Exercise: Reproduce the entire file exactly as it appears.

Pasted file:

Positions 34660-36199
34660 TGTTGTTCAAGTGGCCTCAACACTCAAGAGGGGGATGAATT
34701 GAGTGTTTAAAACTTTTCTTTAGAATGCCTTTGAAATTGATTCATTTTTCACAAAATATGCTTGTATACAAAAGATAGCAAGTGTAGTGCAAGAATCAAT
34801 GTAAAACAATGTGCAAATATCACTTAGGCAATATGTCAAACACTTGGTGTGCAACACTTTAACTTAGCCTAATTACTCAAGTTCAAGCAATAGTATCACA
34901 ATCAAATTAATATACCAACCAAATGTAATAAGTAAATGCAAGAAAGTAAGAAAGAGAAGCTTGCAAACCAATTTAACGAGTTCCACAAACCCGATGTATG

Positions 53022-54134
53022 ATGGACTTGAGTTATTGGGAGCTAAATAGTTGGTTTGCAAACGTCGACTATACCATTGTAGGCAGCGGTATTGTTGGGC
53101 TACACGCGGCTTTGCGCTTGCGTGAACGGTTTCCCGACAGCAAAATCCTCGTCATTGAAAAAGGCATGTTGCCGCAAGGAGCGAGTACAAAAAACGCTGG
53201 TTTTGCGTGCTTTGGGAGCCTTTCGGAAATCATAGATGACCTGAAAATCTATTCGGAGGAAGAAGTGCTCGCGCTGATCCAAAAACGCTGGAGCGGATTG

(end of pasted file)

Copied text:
Positions 34660-36199
34660 TGTTGTTCAAGTGGCCTCAACACTCAAGAGGGGGATGAATT
34701 GAGTGTTTAAAACTTTTCTTTAGAATGCCTTTGAAATTGATTCATTTTTCACAAAATATGCTTGTATACAAAAGATAGCAAGTGTAGTGCAAGAATCAAT
34801 GTAAAACAATGTGCAAATATCACTTAGGCAATATGTCAAACACTTGGTGTGCAACACTTTAACTTAGCCTAATTACTCAAGTTCAAGCAATAGTATCACA
34901 ATCAAATTAATATACCAACCAAATGTAATAAGTAAATGCAAGAAAGTAAGAAAGAGAAGCTTGCAAACCAATTTAACGAGTTCCACAAACCCGATGTATG

Positions 53022-54134
53022 ATGGACTTGAGTTATTGGGAGCTAAATAGTTGGTTTGCAAACGTCGACTATACCATTGTAGGCAGCGGTATTGTTGGGC
53101 TACACGCGGCTTTGCGCTTGCGTGAACGGTTTCCCGACAGCAAAATCCTCGTCATTGAAAAAGGCATGTTGCCGCAAGGAGCGAGTACAAAAAACGCTGG
53201 TTTTGCGTGCTTTGGGAGCCTTTCGGAAATCATAGATGACCTGAAAATCTATTCGGAGGAAGAAGTGCTCGCGCTGATCCAAAAACGCTGGAGCGGATTG